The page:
Hargeisa — Hargeisa residents say they have high expectations of the newly elected municipal council's ability to clean up the piles of garbage strewn in the city's streets.
The recently elected body started work on January 5th, vowing to address residents' needs and complaints, with a focus on public service, said council member Ahmed Siad Muhumed.
"We will focus on sanitation, strengthening public neighbourhoods and district boards that will work with the municipality on peace-keeping and development, as well as improving the beauty of the city," he told Sabahi.
The previous council, which was in power for 10 years, was not effective in addressing the city's garbage problem because it was mired in internal conflicts, said Hargeisa-based analyst Bashir Haji Ismail, adding that the issue has become a public health concern.
"Past experiences must be a lesson for the newly elected representatives so they can address the true needs and grievances of the public," he told Sabahi.
The city has been working with four privately owned garbage collection companies -- Sabowanaag, DHIS, Tabsan and Keeps -- said Khadar Yusuf Ali, director of the Department of Social Affairs and City Beautification of Hargeisa Municipality.
Sabowanaag and DHIS had been the only two companies operating under a public-private partnership since 2007, but when performance issues arose and complaints about garbage continued, Tabsan and Keeps were added in 2012, Ali said.
Using public-private partnerships to collect the city's garbage has sped up collection, strengthened job creation and stimulated the private sector, Ali said. "Up to 70% of our goal has been realised, but the problem of garbage has not been eliminated."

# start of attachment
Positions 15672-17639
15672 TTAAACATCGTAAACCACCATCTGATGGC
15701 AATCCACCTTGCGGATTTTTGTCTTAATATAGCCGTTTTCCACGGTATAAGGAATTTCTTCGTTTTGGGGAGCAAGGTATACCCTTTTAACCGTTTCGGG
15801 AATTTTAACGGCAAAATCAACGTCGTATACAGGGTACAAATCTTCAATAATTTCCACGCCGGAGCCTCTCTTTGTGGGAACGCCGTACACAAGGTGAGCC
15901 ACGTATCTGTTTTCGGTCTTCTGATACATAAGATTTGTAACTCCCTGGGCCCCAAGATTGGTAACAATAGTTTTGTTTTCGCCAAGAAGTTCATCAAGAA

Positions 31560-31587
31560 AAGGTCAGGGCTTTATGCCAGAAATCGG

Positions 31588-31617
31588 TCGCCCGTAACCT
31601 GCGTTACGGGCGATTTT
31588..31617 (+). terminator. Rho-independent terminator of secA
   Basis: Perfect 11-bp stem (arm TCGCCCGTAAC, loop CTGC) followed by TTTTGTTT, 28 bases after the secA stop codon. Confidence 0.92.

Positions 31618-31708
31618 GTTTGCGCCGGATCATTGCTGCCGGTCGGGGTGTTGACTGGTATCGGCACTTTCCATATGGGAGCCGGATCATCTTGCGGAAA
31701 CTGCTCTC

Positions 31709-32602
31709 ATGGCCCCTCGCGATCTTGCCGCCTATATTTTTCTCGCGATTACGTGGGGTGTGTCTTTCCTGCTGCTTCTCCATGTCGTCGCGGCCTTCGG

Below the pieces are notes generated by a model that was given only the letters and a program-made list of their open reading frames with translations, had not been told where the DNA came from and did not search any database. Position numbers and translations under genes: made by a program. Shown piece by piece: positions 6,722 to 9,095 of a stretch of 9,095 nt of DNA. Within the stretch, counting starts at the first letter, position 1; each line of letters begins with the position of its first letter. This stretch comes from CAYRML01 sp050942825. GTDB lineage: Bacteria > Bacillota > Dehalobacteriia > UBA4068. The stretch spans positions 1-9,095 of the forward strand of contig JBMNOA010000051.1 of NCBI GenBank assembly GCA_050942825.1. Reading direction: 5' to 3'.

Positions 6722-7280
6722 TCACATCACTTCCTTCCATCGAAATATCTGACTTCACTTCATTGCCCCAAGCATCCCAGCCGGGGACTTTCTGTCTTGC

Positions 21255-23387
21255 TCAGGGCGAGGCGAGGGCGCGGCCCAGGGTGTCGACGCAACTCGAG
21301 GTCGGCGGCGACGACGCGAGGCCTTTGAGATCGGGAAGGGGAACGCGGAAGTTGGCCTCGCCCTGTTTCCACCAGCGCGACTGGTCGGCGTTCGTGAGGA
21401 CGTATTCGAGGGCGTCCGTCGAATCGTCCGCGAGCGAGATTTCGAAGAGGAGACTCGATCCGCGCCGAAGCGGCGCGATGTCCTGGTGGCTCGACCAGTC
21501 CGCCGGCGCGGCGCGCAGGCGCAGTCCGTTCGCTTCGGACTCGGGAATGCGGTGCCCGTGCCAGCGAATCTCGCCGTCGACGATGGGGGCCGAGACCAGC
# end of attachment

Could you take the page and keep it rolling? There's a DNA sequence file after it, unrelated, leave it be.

In the last five years, the municipality has created two garbage sites seven kilometres from the city for dumping and burning garbage. As part of its campaign to improve public health, the municipality has also burnt 140 tonnes of expired food, drinks and medicine collected from Hargeisa businesses in 2012, Ali said.
"We are making an effort to preserve public health. We routinely monitor food, drinks and medicine centres in the market so that expired goods are not sold to the public," he said.
Mustafa Mohamed, an inspector with Sabowanaag, said his company services assigned areas twice a week as per contract, collecting 1,000 Somaliland shillings per pickup.
"We collect garbage from residential homes, business centres, offices, the sides of roads and take it to designated dumping sites to be burnt," he told Sabahi. Residents who dump their garbage in undesignated locations without facing legal punishment constitute a recurring problem, he said.
But residents who spoke to Sabahi said the city needs to increase the number of designated garbage collection sites, add more pickup days and monitor the collection companies' performance.
Halima Yonis, who operates an eatery in Wahen market, said she would welcome improved garbage collection services since the companies have failed to come often enough to be effective.
Yasin Alase, a teacher at the University of Hargeisa, said the problem is that the private companies limit pickup in residential areas and focus more on busy markets, where they get more business.
"The companies are delivering services with profits in mind," he said, adding that better public awareness and more oversight from the city would help improve services and keep the city clean.
On Saturday (January 19th), the municipal council met with representatives of the private companies involved in garbage collection and with other city officials to discuss some of the challenges the city is facing.
Council member Ahmed Siad Muhumed told Sabahi the council has not yet made any concrete plans and that it is still consulting with the parties involved to develop comprehensive plans.